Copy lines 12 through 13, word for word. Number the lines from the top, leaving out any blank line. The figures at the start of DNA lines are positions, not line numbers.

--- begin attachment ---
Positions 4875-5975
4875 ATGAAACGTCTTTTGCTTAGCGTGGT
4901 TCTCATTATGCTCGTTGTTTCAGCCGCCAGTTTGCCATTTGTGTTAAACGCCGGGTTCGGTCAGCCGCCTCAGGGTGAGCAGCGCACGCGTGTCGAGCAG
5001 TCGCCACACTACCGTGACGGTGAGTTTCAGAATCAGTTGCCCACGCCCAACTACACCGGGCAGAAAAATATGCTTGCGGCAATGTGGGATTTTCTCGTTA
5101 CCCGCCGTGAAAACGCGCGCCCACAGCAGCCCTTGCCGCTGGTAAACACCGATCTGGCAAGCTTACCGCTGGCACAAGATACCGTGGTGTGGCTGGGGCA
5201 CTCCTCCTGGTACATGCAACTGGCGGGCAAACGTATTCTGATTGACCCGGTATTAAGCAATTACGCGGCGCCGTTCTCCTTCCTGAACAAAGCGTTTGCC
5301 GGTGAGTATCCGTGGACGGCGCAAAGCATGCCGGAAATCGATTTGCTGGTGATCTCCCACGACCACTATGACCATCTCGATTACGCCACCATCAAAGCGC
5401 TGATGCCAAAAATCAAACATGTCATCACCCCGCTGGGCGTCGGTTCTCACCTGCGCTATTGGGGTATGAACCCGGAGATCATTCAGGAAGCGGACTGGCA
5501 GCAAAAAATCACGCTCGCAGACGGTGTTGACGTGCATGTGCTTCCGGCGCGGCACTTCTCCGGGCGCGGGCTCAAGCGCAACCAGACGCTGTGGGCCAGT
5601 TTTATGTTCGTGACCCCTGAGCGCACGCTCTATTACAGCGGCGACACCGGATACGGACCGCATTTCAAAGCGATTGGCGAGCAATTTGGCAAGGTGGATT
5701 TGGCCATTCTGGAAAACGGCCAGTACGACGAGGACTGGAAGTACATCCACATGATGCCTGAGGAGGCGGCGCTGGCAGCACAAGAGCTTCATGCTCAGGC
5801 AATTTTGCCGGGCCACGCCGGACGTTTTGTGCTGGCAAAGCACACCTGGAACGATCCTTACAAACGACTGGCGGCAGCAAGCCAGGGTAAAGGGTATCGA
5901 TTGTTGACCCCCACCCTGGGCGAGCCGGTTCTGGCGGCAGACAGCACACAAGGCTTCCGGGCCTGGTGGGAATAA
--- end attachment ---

5801 AATTTTGCCGGGCCACGCCGGACGTTTTGTGCTGGCAAAGCACACCTGGAACGATCCTTACAAACGACTGGCGGCAGCAAGCCAGGGTAAAGGGTATCGA
5901 TTGTTGACCCCCACCCTGGGCGAGCCGGTTCTGGCGGCAGACAGCACACAAGGCTTCCGGGCCTGGTGGGAATAA